If it was hoped that it would change the game’s aspect, it did not. Both managers used all three permitted subs in the end and still we saw no escape from the mediocrity. But the important fact for the home supporters was that Dunstable were ahead and did not look like conceding. Added to this the tally of cautions showed which of the teams was the more frustrated with proceedings with Redditch bagging four yellow cards to the home side’s one. The incidence of fouls conceded increased in the second half of stop/start football. It seemed to me that home supporters were quite content to get the three points and try the really pretty stuff next week. Well, it happens that Slough Town are the next opponents (at their new stadium) and they raised an eyebrow or two by spanking former league leaders Leamington 6-0 at the Windmill Stadium. This enabled Chippenham to ease into the top slot and we have to visit there as well ….
But no-one is at their very best after a lay-off and a couple of poor results. I suggest that there was enough in today’s underwhelming performance to show that (as I used to put in pupil reports) that we have yet to reach our full potential.
Brad Hewitt was a canny signing, showing the same solidity of the injured Sam Doolan. Bola has flair and Cathline can be quiet and then release a venomous match –winning shot. Zack Reynolds and Gedeon Okita still have the flair of attacking full backs and Pepera has never relinquished his inspirational role as leader and, as it turned out, the scorer of the winning goal today. The fact is that Dunstable for some matches have been a work in progress rather than the finished product. But the potential is there.
You could be forgiven for asking where this was in evidence in a scrappy second half replete with free-kicks, ill-conceived attacking notions and just one real goal attempt. Redditch presumably had received a wake-up call from their vociferous manager and their response was to rally and threaten to some extent, but it did not last. They forced three late corners which were routinely defended by a Dunstable defence that was determined not to give anything away.
The best legitimate chance in the second-half fell to Alex Cathline, who had come on as a substitute after a rather prolonged period of balletic preparations on the touch line. Talbot had threaded through a decent pass and Cathline let fly, and the Cardiff city loan player pulled off a magnificent save that will probably make him feel quite pleased with himself. It looked goal bound and the save was indeed worthy of the name. We could have done with more moments like that. Minutes later Reynolds barely tested him with a lob, but it was worth the effort. Redditch looked as if they might have bagged an equaliser with a slick move when Angus, who was still determined, sent a slick pass to the unmarked Luke Keen who felt he was in the frame until the flag was raised for an off-side.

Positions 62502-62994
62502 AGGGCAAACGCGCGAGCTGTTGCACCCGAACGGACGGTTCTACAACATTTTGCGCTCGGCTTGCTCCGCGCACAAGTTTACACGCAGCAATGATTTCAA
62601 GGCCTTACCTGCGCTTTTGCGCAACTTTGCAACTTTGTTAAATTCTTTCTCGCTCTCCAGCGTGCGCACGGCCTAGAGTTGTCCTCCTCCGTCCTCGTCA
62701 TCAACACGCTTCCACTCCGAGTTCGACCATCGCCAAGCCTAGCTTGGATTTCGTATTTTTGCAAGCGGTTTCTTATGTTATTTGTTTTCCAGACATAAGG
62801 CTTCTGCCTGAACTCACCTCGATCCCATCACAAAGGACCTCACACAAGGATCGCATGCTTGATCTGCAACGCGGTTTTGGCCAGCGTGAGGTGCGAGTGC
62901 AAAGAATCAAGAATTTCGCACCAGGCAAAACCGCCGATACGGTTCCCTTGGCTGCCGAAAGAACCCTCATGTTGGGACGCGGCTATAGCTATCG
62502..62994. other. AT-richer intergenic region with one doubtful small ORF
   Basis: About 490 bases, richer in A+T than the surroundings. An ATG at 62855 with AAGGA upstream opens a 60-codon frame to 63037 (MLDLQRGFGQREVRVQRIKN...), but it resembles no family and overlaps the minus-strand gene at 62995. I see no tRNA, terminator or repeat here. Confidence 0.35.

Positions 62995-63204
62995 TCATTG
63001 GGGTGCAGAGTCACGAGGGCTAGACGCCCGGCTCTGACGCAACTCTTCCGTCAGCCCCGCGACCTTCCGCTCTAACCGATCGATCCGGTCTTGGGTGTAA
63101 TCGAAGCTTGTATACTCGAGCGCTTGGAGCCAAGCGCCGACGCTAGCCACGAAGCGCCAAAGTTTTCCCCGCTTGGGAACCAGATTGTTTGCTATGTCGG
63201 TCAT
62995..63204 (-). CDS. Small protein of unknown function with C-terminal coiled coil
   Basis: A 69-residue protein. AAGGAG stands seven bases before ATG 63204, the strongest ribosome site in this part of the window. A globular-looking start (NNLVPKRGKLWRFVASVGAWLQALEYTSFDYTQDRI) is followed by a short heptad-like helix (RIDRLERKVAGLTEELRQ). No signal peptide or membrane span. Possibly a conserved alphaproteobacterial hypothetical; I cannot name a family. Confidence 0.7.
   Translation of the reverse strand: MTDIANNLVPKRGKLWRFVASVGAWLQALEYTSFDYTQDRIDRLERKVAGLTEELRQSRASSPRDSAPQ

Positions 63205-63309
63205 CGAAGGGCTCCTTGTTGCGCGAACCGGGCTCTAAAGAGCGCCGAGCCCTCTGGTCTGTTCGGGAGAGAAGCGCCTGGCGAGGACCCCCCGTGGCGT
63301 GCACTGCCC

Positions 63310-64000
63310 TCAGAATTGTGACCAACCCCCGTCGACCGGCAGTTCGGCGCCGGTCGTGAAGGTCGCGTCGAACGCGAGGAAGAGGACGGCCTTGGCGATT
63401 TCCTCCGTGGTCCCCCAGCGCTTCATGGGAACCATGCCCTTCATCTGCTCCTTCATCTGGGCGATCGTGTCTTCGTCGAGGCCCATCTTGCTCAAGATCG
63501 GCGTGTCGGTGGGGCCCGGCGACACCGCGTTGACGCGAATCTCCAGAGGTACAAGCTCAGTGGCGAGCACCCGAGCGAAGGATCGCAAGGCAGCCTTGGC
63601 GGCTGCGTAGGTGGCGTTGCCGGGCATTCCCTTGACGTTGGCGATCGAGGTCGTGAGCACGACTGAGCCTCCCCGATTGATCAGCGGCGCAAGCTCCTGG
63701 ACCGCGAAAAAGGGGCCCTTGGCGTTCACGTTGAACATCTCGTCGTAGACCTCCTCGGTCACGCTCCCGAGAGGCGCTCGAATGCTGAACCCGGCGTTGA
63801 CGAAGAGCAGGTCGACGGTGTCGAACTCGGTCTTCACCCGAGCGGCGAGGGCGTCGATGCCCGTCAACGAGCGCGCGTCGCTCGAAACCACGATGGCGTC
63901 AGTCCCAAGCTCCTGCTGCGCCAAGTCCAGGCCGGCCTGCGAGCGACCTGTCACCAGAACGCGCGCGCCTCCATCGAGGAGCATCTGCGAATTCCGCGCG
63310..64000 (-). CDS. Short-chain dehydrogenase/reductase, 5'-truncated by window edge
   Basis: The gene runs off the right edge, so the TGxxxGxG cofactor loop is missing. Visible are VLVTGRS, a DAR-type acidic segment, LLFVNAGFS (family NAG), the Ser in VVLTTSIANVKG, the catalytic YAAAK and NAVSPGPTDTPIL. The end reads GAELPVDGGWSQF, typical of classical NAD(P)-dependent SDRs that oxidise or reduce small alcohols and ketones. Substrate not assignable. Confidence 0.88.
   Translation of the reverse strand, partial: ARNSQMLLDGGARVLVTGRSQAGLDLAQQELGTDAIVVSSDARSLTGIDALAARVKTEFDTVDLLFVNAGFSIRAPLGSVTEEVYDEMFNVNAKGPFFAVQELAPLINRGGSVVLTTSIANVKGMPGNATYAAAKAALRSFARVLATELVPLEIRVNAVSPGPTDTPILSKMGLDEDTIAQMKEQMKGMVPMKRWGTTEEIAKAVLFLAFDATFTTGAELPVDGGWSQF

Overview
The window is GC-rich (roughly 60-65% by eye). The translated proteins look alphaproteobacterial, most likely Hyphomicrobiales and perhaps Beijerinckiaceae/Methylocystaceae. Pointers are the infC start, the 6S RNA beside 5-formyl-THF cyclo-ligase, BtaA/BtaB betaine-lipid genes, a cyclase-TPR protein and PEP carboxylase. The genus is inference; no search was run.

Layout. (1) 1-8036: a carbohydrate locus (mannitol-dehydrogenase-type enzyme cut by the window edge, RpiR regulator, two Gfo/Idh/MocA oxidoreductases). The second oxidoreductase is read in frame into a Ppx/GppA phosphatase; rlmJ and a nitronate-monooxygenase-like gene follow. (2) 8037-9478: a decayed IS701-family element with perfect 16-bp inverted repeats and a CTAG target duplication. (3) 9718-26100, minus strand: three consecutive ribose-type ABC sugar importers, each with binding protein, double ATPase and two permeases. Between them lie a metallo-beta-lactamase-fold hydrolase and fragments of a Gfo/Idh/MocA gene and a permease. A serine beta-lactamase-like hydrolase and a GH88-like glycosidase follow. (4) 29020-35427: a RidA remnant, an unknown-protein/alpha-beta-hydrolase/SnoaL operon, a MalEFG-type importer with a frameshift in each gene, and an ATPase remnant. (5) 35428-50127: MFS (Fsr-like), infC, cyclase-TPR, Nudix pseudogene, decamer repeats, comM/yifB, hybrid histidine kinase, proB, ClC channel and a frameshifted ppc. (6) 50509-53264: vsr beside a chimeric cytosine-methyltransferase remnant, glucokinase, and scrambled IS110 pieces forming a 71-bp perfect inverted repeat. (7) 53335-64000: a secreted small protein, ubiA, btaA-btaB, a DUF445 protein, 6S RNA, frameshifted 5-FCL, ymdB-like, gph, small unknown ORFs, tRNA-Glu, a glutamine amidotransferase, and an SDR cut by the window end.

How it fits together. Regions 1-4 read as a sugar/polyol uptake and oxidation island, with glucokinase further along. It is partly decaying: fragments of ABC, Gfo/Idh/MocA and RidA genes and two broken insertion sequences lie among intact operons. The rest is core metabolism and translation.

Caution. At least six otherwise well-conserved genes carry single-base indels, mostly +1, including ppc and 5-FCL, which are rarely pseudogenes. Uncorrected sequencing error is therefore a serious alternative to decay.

Dunstable contained other efforts, however symbolic and there was an unspoken suggestion that they would take this solitary goal and leave it at that. The referee briefly halted matters to order the floodlights to be turned on – almost as if it might brighten the latter part of the half, but it did not do so. The dark clouds and bright bits of the sky were almost like the game in a way. The Redditch manager complained that not enough stoppage time was played, and he might have a point but his team did not look like scoring and their manager has the task that Tony Fontenelle has had – to raise the spirits and convince his players that they are, in essence a lot better than they appear to be.
When the game ended, Dunstable had their huddle and there was a slight suggestion that it was to admit some relief as well as engendering togetherness. Fontenelle told me afterwards that the change of formation was ‘little more positive’ and that he would have liked ‘to have got more goals, to make it a little less pressurised, as at one-nil I felt they still had a chance.’ But he said, quite significantly that he was ‘pleased we had got a home win, finally.’ I did not expect him to be euphoric, and then mentioned the little matter of facing Slough next week. ‘We’ll enjoy this week’ he said, but the unspoken words were that his team would have to be defensively strong and a lot more audacious in attack if a positive result were to be gained.
And why not? Historically this season the team has fared well against stronger teams and, frustratingly blown it against the mediocre ones or even lost against those who were patently much poorer. Both Fontenelle and Talbot, far from capitulating, have kept their faith in themselves as well as the team and shrugged off the muttering critics. A poor run (hitherto) does not constitute a crisis. There was an indication today that there is a balance in the side and players have shown a willingness to perform for their managers – and also their supporters. To be mid-table is far better than to be in the relegation zone and I believe there will be further progress because of the continuing experiments to find the best line-up and we seem to have overcome the injuries.
We are travelling hopefully and for us to arrive is to regain some of the prowess that marked the opening dozen games of the season. The best may well be yet to come, but the journey is well underway.
Jack Smith, Zack Reynolds, Gedeon Okita, Danny Talbot, Bradley Hewitt, Dunstable Town man of the match, Adam Pepera, captain, GOAL, 17 minutes, Nathan Olukanmi, (Danny Green), Shane Bush, Josh Oyinsan, (Alex Cathline), Vences Bola, cautioned, Jack Green, (Sam Baffour).
Other substitutes- Jordan Odofin.
Luke O’Reilly, Jordan Jones, Jhai Dhillon, cautioned, Duane Courtney, captain, Jordan Brown, (Shuja Mahmood), James Mutton, cautioned, Donnell Benjamin, (Jordan Cullinane-Liburd, cautioned), Eli Bako, Luke Keen, Dior Angus, Gurjit Singh, (Max Loveridge, cautioned), other substitutes – Bradley Catlow GK and Charles Morris.
Referee – Dean Appleby, Lincolnshire, assisted by Spencer Brewer and John Perry, both Hertfordshire.